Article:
2. Regional challenges. Mideast security initiative. The threat Iran is posing and will likely continue to pose argues that it may well be time to form a new collective security arrangement for the Middle East and/or the Arabian Sea. Already one or two Middle East nations appear to be wondering if they should develop nuclear programs. This is the moment first to reassure key friends of U.S. commitment to shield them from nuclear blackmail through declaratory policy; and second, to find other ways to strengthen cooperation with them. Egypt and Saudi Arabia are the key. The U.S. needs to bolster Arab moderates now while they are viable. Some Gulf states are leaning well forward on this idea. . . .

3. A Goldwater-Nichols process for the national security portions of the U.S. government. The 1986 Goldwater-Nichols legislation led to greater jointness and interdependence in the Department of Defense among the 4 services, but it has taken 20 years to begin to fully realize its potential. The broader [U.S. government] structure is still in the industrial age and it is not serving us well. It is time to consider a new Hoover Commission to recommend ways to reorganize both the executive and legislative branches, to put us on a more appropriate path for the 21st century. Only a broad, fundamental reorganization is likely to enable federal departments and agencies to function with the speed and agility the times demand. The charge of incompetence against the U.S. government should be easy to rebut if the American people understand the extent to which the current system of government makes competence next to impossible.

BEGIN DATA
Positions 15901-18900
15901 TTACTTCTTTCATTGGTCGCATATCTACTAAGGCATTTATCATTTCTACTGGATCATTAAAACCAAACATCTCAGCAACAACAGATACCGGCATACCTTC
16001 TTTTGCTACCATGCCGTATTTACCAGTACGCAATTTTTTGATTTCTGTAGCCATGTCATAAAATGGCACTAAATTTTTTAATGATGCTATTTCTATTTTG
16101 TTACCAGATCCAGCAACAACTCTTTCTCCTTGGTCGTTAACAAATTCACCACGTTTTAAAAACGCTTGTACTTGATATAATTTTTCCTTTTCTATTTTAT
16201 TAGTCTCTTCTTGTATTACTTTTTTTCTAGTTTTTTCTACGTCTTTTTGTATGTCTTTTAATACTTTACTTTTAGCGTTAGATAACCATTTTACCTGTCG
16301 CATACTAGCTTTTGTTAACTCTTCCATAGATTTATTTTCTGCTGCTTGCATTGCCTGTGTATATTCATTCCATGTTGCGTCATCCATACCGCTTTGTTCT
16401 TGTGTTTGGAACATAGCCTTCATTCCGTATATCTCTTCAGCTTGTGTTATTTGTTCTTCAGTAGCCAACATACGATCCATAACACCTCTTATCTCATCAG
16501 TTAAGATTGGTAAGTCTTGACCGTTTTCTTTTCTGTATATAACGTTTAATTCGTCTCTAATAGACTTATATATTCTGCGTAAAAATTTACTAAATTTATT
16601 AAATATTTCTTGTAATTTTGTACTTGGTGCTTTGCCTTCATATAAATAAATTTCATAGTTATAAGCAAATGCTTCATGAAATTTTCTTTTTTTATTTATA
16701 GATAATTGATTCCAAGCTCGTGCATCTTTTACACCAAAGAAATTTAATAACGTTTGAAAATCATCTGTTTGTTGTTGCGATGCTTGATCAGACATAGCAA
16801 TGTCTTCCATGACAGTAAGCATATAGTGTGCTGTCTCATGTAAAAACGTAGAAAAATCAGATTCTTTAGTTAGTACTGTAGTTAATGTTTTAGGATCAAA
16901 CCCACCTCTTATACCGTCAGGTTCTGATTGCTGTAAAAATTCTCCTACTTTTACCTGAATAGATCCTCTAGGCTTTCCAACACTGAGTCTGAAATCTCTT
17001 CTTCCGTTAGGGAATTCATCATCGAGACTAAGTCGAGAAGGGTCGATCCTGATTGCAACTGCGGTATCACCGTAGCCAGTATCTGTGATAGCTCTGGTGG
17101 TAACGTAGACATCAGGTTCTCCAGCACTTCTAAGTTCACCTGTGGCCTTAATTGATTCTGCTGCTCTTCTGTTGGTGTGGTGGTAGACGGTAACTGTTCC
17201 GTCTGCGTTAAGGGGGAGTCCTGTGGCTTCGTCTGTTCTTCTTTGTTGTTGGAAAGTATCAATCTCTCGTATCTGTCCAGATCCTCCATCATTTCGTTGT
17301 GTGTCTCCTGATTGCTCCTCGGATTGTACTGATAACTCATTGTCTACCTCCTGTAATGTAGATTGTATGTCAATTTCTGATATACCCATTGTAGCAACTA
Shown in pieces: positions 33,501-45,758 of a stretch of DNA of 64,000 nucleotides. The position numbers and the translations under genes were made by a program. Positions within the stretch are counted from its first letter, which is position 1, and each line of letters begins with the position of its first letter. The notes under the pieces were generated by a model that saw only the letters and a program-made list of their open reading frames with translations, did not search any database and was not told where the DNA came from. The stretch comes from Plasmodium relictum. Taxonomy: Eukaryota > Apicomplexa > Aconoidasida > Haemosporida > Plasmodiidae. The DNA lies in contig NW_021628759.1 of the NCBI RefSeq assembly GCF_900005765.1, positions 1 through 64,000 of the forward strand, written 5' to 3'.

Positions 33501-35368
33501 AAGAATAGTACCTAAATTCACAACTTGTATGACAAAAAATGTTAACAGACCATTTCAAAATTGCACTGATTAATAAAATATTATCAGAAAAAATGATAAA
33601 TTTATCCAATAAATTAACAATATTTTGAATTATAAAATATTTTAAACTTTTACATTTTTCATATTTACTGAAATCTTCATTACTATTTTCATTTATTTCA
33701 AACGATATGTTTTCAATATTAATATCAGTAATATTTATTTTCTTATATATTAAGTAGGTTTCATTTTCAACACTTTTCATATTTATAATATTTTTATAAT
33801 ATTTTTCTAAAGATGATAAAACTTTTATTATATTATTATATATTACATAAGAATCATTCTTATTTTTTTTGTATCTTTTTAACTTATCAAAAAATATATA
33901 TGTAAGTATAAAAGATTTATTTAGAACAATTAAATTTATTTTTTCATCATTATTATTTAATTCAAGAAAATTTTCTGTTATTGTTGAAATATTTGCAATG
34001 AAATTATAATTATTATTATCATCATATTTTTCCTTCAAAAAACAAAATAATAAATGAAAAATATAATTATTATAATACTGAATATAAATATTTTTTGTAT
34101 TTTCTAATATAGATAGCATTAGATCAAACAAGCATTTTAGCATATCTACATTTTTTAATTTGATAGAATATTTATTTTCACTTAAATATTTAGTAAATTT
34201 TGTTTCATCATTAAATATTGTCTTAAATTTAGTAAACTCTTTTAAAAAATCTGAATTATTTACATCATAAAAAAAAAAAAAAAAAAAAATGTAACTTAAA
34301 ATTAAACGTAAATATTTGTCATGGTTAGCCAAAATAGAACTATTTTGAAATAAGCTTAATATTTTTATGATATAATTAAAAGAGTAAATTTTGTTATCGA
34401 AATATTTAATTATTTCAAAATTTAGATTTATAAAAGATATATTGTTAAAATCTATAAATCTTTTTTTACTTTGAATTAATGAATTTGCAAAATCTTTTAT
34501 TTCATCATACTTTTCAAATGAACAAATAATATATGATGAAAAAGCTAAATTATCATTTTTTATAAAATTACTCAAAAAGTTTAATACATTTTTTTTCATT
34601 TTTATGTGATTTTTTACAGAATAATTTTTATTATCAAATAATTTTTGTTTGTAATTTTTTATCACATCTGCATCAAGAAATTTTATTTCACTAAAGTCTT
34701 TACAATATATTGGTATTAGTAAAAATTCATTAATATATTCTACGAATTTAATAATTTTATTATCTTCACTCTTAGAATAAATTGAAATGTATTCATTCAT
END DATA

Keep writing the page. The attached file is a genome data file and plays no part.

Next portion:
Foreign assistance. The present structure of the U.S. government foreign assistance is an anachronism. A system is needed that recognizes assistance for what it really is, a component of our national security strategy. In simple terms, DOD has resources but not authorities, while State has authorities but not resources. . . . The only choice is to trash the current laws and to undertake a total overhaul of the current systems.

Strategic communications . . . A new U.S. agency for global communication could serve as a channel to inform, educate and compete in the battle for ideas. . . .

Today the centers of gravity of the conflict in Iraq and the global war on terror are not on battlefields overseas. Rather, the center of gravity of this war are on the centers of public opinion in the U.S. and in the capitals of free nations. The gateways to those centers are the international media hubs and the capitals of the world. [Ayman al-] Zawahiri has said that 50 percent of the current struggle is taking place in the arena of public information. That may be an understatement. Osama bin Laden, Zawahiri, [Abu Musab al-] Zarqawi had media committees that consistently outpace our ability to respond. When the U.S. government tries to compete in the communications arena it runs up against lack of national consensus and understanding about what means are acceptable to the media and to the Congress and disagreements as to what is legal. . . .


© 2006 The Washington Post Company